decline in output,
and world trade fell to a third of its 1929 level.
By comparison, both world output and world trade had grownduring the previous “Great Depression” of the 1870s and 1880s.
The 1920s boom
The ideological shock of the crisis was increased by the way capi-talism had seemed to have recovered in the preceding years fromthe destruction of the First World War. Industrial output in the UShad doubled from 1914 to 1929, with the emergence of a host of new industries that began to revolutionise patterns of consump-tion—radio, rayon, chemicals, aviation, refrigeration, and thereplacement of horse-borne by motorised transport. The boom inthe US had a beneﬁcial impact in Europe. Germany, racked by civilwar in 1919-20 and then unparalleled inﬂation in 1923, had thenseen industrial output grow 40 percent above its 1914 level. InFrance industrial production had doubled. The press had dis-played an unbounded optimism about capitalism, proclaiming a“new era” of endless prosperity. Mainstream economists had beenjust as conﬁdent. Alvin Hansen wrote that the “childhood dis-eases” of capitalism’s youth were “being mitigated”, whileAmerica’s most eminent neoclassical economist, Irving Fisher, hadstated on the eve of the Wall Street Crash that “stock prices havereached what looks like a permanently high plateau”,
contin-ued to exude optimism for some months after, while in Britain John Maynard Keynes had assured his students, “There will be nofurther crash in our lifetime”.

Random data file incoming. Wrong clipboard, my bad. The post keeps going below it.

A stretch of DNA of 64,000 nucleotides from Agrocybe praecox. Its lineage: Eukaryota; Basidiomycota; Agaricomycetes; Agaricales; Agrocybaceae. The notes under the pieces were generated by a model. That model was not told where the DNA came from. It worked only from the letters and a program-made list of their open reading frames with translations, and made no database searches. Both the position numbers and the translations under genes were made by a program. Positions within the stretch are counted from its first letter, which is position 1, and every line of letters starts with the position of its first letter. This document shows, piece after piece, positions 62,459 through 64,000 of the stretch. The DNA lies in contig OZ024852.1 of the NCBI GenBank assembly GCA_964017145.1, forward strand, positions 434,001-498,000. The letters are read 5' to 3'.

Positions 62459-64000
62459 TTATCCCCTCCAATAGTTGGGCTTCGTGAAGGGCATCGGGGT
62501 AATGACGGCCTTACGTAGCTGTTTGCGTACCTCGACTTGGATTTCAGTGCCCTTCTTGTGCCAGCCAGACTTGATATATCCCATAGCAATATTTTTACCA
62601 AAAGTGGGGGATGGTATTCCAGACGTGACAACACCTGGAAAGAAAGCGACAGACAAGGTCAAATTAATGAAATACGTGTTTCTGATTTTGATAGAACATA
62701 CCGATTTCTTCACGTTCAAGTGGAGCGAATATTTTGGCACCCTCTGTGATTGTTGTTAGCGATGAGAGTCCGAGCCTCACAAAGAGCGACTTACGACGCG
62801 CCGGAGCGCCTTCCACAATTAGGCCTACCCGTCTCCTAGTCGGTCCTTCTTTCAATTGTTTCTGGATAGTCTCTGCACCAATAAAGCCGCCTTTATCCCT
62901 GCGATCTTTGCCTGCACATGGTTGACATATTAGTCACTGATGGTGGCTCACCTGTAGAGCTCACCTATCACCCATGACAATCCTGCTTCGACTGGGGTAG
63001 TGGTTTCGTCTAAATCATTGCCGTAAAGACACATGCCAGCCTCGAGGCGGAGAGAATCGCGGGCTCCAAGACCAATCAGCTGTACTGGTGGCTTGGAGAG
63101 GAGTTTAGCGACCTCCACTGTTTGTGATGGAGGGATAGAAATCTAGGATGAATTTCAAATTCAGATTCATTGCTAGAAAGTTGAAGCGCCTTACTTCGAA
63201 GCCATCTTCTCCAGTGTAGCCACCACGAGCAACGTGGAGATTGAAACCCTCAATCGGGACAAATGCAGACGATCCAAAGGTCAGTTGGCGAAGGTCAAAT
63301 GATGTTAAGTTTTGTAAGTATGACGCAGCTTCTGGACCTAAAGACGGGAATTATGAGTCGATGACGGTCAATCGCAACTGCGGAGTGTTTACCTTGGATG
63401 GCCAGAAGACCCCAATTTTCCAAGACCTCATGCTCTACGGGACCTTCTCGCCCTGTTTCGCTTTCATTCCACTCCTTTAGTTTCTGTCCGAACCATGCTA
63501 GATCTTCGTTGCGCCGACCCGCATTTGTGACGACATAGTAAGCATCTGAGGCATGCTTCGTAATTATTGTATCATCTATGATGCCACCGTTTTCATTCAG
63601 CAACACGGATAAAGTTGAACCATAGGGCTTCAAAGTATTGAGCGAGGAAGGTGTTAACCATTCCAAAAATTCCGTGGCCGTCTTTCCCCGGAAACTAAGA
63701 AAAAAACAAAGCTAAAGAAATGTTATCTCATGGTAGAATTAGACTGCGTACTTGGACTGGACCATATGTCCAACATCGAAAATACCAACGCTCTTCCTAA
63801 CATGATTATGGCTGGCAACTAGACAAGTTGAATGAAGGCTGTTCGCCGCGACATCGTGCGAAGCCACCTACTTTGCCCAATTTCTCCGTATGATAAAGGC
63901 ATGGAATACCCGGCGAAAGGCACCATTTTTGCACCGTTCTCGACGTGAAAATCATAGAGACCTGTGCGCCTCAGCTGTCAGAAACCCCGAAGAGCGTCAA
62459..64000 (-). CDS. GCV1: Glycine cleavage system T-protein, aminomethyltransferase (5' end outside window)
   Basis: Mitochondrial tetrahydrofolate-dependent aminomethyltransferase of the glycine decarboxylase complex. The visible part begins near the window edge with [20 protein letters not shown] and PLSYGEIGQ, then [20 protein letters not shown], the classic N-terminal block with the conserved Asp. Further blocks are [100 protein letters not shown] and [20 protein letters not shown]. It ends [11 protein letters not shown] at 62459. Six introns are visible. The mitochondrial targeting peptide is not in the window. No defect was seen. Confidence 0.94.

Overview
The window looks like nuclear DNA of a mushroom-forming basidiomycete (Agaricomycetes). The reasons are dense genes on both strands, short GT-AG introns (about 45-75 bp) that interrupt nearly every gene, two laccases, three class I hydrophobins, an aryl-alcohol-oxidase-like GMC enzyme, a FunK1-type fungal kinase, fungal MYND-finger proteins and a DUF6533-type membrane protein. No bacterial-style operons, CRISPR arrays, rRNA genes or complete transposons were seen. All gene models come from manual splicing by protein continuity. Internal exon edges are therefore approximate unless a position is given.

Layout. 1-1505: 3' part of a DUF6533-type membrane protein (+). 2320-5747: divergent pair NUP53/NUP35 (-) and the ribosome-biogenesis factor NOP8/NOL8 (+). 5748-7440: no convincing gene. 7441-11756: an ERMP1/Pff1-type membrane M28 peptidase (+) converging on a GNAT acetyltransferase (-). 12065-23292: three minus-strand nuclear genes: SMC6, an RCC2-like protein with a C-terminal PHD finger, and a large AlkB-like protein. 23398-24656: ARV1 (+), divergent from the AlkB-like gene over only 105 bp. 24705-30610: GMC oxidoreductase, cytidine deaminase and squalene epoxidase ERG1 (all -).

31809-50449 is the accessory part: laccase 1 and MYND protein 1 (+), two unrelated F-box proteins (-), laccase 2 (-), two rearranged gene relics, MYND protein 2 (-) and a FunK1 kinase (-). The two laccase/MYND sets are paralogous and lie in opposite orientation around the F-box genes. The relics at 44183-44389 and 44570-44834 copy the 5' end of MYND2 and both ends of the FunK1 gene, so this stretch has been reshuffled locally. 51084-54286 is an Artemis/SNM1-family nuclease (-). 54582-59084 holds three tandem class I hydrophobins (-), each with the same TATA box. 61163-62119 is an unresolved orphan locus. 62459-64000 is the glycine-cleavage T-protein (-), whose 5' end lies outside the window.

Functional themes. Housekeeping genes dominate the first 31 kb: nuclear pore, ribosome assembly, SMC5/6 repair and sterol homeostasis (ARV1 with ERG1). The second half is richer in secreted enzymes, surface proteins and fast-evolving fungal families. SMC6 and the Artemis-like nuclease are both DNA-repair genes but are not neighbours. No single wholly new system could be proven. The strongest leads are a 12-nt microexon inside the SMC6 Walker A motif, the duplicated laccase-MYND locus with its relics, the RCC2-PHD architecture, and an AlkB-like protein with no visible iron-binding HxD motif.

Social democrat Marxists joined inthe chorus, with Hilferding’s theory of “organised capitalism”, asa system in which the anarchy of the market and the trend towardscrisis had disappeared.
Suddenly they were all proved wrong.The initial reaction of mainstream politicians and their fellowtravellers in the economics profession was to assume that they onlyhad to wait a short time and the slump would begin to correct itself.“Recovery is just around the corner,” as US president HerbertHoover assured people. But recovery did not come in 1930, 1931or 1932. And the economic orthodoxy which had been so conﬁdentin its praise of the wonders of capitalism so recently could not ex-plain why—and it still cannot explain why today.There have been attempts at explanation. The most commonamong the most orthodox at the time was that articulated by the
Capitalism in the 20th Century